How Jane Austen's doomed love affair with Irish barrister inspired her greatest novels

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The Independent Culture

The love life of Jane Austen, the 19th-century novelist known for her wry, observational comedies, has become the stuff of fiction in a film that explores the young writer's summer romance with an Irishman.

Becoming Jane focuses on a "life-changing romance during one summer in the life of the young Jane Austen".

Austen was 20 years old when she met the brilliant and roguish, Tom Lefroy, who she found instantly attractive.

Her romantic adventures with the dashing Mr Lefroy, at a turning point in her literary career, is said to have inspired her to write novels and helped create her male romantic heroes such as Mr Darcy.

After the recent Hollywood success of Pride and Prejudice, starring Kiera Knightley, as well as past successes of works such as Emma in 1996, which starred Gwyneth Paltrow, film producers found there was a great "untold story" in Austen's own life.

The film, which will star Anne Hathaway, who featured in Ang Lee's Brokeback Mountain, as well as James McAvoy, Maggie Smith and Julie Walters, is based on the book, Becoming Jane Austen, written by Jon Spence, who is a historical consultant on the set of the film. It will be distributed by Miramax in America.

Austen's love affair with the then-penniless Irish barrister was doomed because he was not financially solvent and her family would not have consented to the union. Austen never married after their liaison ended.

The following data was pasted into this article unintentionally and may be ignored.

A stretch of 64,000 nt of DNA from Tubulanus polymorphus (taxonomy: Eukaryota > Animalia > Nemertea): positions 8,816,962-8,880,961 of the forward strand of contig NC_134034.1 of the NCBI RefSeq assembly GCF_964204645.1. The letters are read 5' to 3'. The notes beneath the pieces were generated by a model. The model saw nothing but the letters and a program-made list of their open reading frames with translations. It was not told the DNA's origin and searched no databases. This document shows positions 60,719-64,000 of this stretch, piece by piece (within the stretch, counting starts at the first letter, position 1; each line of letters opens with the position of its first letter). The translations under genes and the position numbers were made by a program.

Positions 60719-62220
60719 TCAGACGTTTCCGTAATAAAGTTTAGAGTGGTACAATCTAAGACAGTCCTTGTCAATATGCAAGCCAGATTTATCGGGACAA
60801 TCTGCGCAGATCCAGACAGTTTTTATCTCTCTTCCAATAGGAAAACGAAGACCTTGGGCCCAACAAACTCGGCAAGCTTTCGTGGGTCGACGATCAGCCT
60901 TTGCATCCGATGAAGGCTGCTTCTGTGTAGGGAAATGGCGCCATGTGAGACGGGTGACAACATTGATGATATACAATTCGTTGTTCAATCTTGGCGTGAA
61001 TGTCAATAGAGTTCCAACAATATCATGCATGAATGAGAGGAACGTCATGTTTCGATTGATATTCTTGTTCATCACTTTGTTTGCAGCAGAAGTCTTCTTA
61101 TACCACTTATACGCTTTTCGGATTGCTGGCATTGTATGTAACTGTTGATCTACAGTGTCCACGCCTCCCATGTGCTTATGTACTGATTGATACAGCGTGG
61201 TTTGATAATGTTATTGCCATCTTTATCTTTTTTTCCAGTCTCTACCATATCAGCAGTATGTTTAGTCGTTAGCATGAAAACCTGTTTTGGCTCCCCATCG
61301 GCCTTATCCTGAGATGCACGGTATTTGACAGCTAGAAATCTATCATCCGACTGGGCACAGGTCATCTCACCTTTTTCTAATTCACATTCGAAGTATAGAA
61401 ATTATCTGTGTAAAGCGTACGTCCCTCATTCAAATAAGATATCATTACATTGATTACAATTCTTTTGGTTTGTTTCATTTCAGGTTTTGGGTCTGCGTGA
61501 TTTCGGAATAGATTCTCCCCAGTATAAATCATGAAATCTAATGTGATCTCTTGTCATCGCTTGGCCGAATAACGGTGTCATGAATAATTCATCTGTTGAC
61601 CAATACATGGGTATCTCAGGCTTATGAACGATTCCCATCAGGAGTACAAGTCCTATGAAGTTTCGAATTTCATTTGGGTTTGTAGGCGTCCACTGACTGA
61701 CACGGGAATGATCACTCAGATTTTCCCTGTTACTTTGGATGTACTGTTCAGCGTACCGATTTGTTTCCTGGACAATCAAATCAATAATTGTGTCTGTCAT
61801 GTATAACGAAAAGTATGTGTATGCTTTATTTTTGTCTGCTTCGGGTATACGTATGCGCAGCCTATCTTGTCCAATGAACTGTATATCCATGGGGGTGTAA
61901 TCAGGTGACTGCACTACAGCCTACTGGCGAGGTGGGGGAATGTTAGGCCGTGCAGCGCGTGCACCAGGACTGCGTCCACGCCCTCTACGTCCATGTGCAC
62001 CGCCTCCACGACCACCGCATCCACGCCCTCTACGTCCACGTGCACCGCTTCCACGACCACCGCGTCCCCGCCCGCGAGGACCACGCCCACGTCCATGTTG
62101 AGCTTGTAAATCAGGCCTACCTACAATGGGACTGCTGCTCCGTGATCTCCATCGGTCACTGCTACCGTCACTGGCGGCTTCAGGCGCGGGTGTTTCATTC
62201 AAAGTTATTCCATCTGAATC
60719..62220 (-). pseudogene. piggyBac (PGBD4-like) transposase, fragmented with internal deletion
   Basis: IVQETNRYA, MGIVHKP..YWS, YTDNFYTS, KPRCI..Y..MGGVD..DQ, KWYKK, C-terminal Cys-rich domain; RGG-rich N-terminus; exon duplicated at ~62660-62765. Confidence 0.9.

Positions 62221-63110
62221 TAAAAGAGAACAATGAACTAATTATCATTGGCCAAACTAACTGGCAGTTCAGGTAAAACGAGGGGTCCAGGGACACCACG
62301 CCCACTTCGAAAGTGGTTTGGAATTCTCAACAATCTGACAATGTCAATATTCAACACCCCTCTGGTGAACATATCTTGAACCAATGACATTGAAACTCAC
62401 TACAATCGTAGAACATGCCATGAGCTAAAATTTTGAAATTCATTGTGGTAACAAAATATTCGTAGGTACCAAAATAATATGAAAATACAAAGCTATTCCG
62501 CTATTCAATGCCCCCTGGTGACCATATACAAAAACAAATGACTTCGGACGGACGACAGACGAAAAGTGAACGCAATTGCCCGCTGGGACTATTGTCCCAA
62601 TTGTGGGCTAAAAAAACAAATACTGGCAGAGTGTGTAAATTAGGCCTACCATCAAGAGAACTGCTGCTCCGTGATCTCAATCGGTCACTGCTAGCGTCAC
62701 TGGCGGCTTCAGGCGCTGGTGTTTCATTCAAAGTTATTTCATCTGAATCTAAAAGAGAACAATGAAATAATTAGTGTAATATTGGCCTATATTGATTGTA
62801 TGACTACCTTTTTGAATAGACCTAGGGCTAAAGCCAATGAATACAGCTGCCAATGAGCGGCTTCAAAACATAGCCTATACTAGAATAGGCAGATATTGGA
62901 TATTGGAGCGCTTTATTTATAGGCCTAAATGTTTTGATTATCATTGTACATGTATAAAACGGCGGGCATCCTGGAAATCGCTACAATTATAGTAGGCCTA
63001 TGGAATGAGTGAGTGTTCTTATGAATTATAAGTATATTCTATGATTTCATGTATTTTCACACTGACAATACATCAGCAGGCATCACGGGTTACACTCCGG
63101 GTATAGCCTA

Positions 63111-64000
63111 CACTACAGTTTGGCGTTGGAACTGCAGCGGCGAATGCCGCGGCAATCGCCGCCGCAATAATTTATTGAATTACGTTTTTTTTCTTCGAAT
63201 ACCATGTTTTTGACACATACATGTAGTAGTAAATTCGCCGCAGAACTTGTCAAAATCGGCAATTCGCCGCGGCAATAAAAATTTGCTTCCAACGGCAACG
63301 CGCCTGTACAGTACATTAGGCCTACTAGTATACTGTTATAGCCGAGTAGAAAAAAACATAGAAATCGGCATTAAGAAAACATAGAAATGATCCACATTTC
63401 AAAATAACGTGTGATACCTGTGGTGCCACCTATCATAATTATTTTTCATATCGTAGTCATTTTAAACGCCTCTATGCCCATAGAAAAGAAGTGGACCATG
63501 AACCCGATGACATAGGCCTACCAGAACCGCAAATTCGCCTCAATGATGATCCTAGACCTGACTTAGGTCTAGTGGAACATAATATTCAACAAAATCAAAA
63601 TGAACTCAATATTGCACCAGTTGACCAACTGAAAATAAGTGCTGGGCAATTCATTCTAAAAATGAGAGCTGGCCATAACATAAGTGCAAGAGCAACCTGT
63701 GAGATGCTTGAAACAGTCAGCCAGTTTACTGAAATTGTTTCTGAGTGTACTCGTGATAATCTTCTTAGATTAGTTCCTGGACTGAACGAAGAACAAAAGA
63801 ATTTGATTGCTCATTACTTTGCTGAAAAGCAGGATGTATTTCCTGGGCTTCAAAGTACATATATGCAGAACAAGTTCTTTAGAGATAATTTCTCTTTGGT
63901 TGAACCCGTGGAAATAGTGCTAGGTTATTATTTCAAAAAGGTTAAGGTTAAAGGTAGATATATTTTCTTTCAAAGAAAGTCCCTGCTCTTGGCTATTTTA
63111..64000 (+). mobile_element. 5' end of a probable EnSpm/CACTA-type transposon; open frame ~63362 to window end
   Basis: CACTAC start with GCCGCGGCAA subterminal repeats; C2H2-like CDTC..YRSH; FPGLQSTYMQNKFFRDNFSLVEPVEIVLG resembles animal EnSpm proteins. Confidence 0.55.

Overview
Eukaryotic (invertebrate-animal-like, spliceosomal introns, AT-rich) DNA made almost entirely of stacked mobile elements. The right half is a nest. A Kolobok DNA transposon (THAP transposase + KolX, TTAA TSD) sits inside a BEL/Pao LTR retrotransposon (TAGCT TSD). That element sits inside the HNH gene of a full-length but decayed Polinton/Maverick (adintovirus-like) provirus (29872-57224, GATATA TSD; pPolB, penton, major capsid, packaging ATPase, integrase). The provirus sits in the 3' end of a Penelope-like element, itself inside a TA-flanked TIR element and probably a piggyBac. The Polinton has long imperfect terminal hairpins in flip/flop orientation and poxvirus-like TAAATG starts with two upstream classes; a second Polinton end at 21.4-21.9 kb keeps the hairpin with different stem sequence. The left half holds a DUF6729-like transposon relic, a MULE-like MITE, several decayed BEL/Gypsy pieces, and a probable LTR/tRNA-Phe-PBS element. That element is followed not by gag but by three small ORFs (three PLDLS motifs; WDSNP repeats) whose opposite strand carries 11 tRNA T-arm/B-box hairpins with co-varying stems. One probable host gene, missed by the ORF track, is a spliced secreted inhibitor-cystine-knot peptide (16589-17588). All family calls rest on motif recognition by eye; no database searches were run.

Douglas Rae, who co-produced the film, which is due to start shooting in Ireland and Hampshire in March, said the love affair between the writer and barrister was as passionate as any scenario from her works of romantic fiction.

"All her books have been made into films recently and yet nobody has tackled her own story which in a way is just as exciting as any of her books.

"He was the big love of her life, her first and her only love. It was a love of great desire and passion and she was at an age when most girls got married. If she could not marry him, she was not going to marry anyone.

"It was tragic circumstances because when she met him, he had nothing at all, and she came from a parson's family who wanted her to marry someone who could look after her. It was a Romeo and Juliet situation. He was unlike Darcy from Pride and Prejudice, he was not repressed or aristocratic. He was energetic and romantic," he said.

Rae added that it was Tom Lefroy who inspired her to become a professional writer.

"He told her she had a talent. I think he gave her the courage to follow her mind and heart into writing. Although she did not find herself in a marriage with him, it was the love affair that can be credited with inspiring her to become a writer," he said.

On 15 January 1796, when she was 20, Austen wrote a letter to her sister, Cassandra, which described her feelings for the doomed love affair with Mr Lefroy. It read: "At length the day is come on which I am to flirt my last with Tom Lefroy, and when you receive this it will be over. My tears flow at the melancholy idea."

Many years later, after he had become Chief Justice of Ireland, he confessed to his nephew that he had had a "boyish love" for the writer.

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